Who makes use of prior knowledge in a curriculum on proportional reasoning?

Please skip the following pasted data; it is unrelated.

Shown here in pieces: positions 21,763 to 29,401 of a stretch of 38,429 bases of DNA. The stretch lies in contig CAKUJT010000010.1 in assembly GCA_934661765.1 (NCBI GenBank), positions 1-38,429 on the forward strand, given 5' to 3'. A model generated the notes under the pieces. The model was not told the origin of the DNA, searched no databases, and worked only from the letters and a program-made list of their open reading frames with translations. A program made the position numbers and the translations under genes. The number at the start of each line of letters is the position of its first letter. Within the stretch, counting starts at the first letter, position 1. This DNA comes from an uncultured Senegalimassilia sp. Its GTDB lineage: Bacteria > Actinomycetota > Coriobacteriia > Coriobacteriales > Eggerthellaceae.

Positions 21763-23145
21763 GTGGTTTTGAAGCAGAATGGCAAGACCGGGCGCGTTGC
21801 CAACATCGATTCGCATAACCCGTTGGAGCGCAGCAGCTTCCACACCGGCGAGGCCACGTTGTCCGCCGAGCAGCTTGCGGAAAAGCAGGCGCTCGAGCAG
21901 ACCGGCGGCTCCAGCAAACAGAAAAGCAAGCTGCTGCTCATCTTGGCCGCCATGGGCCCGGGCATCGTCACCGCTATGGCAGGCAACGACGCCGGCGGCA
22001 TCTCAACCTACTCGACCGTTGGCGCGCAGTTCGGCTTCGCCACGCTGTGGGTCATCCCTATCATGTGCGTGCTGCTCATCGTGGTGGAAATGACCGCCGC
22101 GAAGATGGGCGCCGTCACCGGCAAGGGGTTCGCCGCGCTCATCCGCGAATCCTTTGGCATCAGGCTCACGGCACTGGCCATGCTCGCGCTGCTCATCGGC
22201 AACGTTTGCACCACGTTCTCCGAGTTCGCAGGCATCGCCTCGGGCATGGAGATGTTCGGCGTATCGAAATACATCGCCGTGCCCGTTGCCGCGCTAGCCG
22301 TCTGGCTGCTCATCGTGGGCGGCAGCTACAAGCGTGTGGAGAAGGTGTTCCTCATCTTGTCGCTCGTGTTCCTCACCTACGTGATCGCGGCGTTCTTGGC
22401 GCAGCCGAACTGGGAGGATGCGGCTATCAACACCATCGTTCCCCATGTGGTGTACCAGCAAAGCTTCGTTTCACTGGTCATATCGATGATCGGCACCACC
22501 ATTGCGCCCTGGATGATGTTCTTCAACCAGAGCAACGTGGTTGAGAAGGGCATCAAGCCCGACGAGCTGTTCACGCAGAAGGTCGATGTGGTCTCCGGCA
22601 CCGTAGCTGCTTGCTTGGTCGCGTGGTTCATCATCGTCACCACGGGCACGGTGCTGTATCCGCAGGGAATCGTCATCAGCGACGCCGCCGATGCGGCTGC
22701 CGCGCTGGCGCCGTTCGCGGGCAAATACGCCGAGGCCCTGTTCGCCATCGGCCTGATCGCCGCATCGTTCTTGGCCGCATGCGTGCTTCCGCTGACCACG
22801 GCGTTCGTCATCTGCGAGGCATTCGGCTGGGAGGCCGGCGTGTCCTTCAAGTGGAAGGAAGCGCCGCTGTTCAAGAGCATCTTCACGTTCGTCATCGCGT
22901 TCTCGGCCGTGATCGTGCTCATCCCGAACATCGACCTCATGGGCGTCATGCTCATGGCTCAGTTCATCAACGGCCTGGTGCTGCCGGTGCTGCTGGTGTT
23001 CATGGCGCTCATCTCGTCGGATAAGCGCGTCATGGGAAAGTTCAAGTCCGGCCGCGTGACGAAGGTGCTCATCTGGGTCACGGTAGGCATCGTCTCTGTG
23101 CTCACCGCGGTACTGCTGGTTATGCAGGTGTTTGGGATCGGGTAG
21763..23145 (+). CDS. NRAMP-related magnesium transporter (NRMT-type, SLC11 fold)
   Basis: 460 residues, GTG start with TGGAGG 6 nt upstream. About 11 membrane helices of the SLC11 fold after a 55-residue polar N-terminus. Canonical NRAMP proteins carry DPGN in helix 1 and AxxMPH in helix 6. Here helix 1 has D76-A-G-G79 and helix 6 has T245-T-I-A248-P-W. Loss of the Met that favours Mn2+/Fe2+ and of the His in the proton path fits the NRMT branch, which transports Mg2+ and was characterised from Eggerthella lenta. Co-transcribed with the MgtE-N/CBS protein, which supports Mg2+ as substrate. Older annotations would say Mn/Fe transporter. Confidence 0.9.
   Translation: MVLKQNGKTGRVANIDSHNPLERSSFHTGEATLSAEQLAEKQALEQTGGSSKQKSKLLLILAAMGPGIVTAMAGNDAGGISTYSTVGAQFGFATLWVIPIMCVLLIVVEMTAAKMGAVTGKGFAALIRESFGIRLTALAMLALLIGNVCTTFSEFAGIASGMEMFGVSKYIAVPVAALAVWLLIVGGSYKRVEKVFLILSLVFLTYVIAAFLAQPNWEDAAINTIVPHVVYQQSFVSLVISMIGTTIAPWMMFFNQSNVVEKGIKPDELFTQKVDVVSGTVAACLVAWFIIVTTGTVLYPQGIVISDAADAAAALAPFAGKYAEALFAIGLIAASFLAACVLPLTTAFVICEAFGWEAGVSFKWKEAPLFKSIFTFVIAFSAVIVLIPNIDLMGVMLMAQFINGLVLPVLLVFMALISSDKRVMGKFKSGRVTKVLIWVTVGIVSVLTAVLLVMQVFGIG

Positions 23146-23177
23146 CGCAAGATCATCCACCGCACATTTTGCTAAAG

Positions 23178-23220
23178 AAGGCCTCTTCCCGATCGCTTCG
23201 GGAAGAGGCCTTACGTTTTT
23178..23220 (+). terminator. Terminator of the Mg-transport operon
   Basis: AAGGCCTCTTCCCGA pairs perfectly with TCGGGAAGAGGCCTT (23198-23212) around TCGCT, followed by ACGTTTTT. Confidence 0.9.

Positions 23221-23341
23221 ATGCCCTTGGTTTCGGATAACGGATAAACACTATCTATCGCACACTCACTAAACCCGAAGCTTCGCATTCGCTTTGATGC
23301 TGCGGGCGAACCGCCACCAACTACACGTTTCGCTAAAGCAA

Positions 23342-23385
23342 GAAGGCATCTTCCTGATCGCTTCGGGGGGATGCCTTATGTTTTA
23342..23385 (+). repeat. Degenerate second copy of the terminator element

Understanding proportions is a time intensive process that does not come cheap during late childhood. Children have to undergo many informal learning opportunities before they can gain from direct instruction on proportional reasoning. In this study, we want to find out whether physics curricula dealing with the concept of density will prepare for learning from a curriculum on proportional reasoning. A 2x2 design with the factors “Physics curricula” (with, without)and “Concept used to introduce proportional reasoning” (speed, density) was applied to altogether 253 children coming from 12 classrooms at the beginning of grade 5. We expected the group “density, with physics curriculum” to outperform the other three groups. It turned out, however, that only the students who scored on the highest quartile of an intelligence measure gained from the prior knowledge acquired in the physics curricula. More capable students can boost their proportional reasoning by prior physics learning.

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